Magic Square Physics

The study of magic squares has a long, long history. In ancient Babylonian times, these array of numbers were held to have magical powers. Over the years, they have also served as protective charms and religious symbols.

At the recreational level, they’re fun for all ages, says Peter Loly of the University of Manitoba.

Loly himself has investigated the “physical” properties of magic squares—treating the numbers of each such square as physical quantities.

A magic square is a square matrix drawn as a grid filled with numbers. It consists of a set of integers arranged in the form of square so that the numbers in each row, column, and diagonal all add up to the same total. If the integers are consecutive numbers from 1 to n2, the square is said to be of nth order. The magic sum itself is given by n(n2 + 1)/2.

Suppose, for example, you interpret the numbers as masses. You can then determine a magic square’s moment of inertia about a given axis of rotation. For any specific case, you obtain the moment of inertia, In, of a magic square of order n about an axis at right angles to its center by summing mr2 for each cell, where m is the number centered in a cell and r is the distance of the center of that cell from the center of the square measured in units of the nearest neighbor distance.

You find that the moment of inertia, Iz, about the square’s center (an axis at right angles to the square) is twice the moment of inertia about an axis of rotation along the center row or column.

In general, you can show that, for order n, Iz = [n2 + (n4 – 1)]/12.

So, for n = 3, Iz = 60; for n = 4, Iz = 340.

“This is the only property of magic squares, aside from the line sums, which is solely dependent on the order of the square, n,” Loly and Adam Rogers note in a paper published in 2004 in the Canadian Undergraduate Physics Journal.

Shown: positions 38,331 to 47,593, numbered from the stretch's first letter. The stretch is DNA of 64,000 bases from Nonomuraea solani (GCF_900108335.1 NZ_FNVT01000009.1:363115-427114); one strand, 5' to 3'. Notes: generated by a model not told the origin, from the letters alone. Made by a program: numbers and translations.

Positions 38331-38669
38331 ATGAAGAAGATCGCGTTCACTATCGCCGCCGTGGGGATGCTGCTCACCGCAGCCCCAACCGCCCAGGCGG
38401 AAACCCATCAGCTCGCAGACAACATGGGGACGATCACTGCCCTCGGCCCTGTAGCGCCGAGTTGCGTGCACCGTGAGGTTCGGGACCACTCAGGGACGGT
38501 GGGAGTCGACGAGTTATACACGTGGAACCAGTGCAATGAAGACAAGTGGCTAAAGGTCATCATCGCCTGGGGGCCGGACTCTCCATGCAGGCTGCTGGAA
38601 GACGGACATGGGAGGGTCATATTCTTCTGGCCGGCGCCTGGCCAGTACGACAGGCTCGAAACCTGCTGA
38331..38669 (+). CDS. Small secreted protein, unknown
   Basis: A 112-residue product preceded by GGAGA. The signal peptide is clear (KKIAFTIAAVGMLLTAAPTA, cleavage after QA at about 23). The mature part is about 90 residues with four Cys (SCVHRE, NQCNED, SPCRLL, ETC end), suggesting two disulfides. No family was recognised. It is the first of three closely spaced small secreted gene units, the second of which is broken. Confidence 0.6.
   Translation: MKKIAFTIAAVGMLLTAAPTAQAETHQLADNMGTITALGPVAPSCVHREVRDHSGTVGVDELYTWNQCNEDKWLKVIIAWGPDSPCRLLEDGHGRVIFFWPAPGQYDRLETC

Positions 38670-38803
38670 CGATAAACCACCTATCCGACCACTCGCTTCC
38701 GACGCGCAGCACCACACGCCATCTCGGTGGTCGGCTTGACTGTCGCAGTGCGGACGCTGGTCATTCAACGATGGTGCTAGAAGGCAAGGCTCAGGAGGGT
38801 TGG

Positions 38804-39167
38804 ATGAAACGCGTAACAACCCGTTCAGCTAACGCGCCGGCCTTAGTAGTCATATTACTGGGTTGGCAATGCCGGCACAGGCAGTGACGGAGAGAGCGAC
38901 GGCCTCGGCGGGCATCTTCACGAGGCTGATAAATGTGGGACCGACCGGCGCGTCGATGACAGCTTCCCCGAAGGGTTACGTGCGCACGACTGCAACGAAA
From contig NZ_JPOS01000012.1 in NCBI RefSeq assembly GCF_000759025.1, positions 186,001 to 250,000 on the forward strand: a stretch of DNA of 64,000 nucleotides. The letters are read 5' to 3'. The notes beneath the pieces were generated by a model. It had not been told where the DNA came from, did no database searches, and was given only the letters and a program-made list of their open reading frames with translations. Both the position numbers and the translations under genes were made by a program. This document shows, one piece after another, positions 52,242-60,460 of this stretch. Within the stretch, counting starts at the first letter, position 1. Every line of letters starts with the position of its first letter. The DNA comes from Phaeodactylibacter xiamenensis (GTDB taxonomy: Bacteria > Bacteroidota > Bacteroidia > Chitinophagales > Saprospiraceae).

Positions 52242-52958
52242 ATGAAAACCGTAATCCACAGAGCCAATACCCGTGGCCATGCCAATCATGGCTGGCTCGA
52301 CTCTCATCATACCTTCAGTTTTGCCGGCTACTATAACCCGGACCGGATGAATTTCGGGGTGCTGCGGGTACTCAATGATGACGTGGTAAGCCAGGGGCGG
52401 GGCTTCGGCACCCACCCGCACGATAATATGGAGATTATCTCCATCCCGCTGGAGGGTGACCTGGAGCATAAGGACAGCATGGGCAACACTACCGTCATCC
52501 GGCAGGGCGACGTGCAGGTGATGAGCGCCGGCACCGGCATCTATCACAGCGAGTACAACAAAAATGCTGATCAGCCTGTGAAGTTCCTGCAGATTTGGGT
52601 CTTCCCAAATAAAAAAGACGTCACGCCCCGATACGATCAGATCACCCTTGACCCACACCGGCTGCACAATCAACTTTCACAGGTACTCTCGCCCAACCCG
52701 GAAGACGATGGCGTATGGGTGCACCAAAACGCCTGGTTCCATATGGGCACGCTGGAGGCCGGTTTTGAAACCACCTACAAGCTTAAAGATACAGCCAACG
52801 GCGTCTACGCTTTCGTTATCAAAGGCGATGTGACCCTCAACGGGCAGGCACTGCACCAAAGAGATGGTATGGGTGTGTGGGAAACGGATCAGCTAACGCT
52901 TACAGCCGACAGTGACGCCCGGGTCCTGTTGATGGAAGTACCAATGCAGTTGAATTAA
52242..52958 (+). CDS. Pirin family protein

The same formula applies to semi-magic squares, which don’t meet the standard requirement that diagonals also sum to the magic number.

Such an analysis can be extended to magic cubes. A magic cube consists of n3 numbers, arranged so that each row, column, and main diagonal give the same sum. In the case, the magic constant is n(n3 + 1)/2.

Here’s one example.


The three layers (above) of a 3-by-3 magic cube.

Loly and Rogers show that the moment of inertia of a magic cube is n3(n3 + 1)(n2 – 1)/12. In effect, they demonstrate that magic cubes have the same inertial form as a spherical top.

It’s also possible to consider the numbers of magic squares to be electric charges and to extend such analyses to higher dimensions. Loly has even calculated the so-called eigenvalues of magic squares, which are related to their “fundamental frequencies” if you were to set these squares ringing like a bell.

“When treated as mass distributions, magic squares give clear and accessible examples of the properties of the moment of inertia,” Loly says. “When treated as matrices, magic squares also serve as exceptional examples of some advanced linear algebra theorems.”

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